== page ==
The Esports Industry
Video games are no longer confined to small rooms. From personal entertainment systems, to ‘LAN party’ subculture, to mainstream media, the industry has transformed and is changing at a tremendous pace.
Around the globe, traditional sports stadiums and arenas are now regularly packed with fans who turn up to experience their favourite professional players competing against each other in organised multiplayer video game competitions.
In 2019, Kyle ‘Bugha’ Giersdorf, a 16-year-old from Pennsylvania (US), made global, mainstream headlines by winning the inaugural Fornite World Cup taking home a prize of $3 million. Over 19,000 people attended the sold-out three-day event which was watched by millions of people online.
According to a recent report from Newzoo, a leading provider of intelligence and analytics focused on the interactive entertainment market, the esports industry has grown at a remarkable pace from $493 million in 2016, to $655 million in 2017 and reaching $1 billion in 2019.
In addition to attending live events, tournaments are also streamed live via platforms such as Twitch, Youtube Gaming or dedicated event-specific platforms (such as for Blizzard Entertainment’s BlizzCon). However, esports are far from confined to stadiums and live events.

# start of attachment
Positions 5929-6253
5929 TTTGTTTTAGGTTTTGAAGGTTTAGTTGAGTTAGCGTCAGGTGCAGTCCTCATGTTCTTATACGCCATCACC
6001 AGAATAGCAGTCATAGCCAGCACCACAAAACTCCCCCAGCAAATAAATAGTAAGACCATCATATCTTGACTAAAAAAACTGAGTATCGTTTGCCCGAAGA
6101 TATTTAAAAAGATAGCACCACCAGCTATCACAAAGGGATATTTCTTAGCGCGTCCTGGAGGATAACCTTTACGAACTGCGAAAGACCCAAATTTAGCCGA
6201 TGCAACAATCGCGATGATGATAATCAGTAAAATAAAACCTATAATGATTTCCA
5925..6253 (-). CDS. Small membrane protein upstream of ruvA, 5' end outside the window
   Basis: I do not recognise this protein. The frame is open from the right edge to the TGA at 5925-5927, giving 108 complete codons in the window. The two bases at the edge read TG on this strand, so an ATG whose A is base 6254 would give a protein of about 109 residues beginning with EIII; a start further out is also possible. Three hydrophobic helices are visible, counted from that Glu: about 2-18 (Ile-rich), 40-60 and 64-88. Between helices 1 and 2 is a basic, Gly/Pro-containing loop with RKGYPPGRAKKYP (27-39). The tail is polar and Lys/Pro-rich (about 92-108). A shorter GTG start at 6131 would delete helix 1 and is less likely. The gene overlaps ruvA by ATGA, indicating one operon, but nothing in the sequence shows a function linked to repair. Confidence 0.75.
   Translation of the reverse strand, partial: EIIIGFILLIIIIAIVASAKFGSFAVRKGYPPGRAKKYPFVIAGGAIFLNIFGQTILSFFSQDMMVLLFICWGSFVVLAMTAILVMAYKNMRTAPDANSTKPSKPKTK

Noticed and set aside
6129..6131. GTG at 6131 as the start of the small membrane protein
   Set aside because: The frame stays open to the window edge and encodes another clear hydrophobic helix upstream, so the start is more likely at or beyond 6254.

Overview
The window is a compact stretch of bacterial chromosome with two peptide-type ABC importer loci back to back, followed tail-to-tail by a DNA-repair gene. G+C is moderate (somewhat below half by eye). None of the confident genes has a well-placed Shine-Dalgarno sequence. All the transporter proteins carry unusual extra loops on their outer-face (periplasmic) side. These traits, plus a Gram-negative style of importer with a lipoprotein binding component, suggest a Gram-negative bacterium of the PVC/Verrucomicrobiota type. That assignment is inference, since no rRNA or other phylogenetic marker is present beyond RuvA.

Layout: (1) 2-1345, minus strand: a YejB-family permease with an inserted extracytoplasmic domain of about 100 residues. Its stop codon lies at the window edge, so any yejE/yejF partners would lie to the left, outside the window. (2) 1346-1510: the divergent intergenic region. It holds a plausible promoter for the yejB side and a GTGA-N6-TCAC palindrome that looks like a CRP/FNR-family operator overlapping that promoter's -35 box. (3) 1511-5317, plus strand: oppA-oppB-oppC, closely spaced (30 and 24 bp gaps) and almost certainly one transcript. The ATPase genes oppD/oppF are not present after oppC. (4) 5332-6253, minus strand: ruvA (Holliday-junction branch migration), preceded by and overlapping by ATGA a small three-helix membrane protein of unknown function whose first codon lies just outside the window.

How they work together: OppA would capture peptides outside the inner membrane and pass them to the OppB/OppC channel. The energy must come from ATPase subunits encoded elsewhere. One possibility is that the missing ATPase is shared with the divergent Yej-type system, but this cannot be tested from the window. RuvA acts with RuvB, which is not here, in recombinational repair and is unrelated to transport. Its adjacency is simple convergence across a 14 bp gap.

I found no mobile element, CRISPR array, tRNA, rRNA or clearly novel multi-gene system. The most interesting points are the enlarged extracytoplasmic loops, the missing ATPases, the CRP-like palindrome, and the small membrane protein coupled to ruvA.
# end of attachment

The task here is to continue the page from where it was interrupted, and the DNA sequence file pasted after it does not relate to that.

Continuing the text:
Most competitions occur online, where the need for venues and other organisational burdens does not exist. Players compete individually or under contract as part of teams and large organisations. Amongst the most popular esports titles, first-person shooters (FPS) such as CS:GO (the title featured at ICE), multiplayer online battle arena games (MOBA) such as Riot Games’ League of Legends, and real-time strategy (RTS) such as Starcraft (the Blizzard Entertainment masterpiece that is considered by many as the ‘father’ of all esports) feature prominently.
In addition to esports, millions of people tune in on a daily basis to watch their favourite streamers provide entertainment playing video games on platforms such as Twitch and Mixer. Streamers build up dedicated followings of fans by combining their gaming skill with entertaining styles and personalities to create highly engaging experiences for viewers. The fan base, support and cultural influence of the world’s top streamers (such as Ninja, Tfue and Shroud) rivals that of traditional sports stars and mainstream celebrities.
Through a combination of advertising revenue, subscriptions, donations and sponsorship deals, game streaming can be a highly lucrative profession.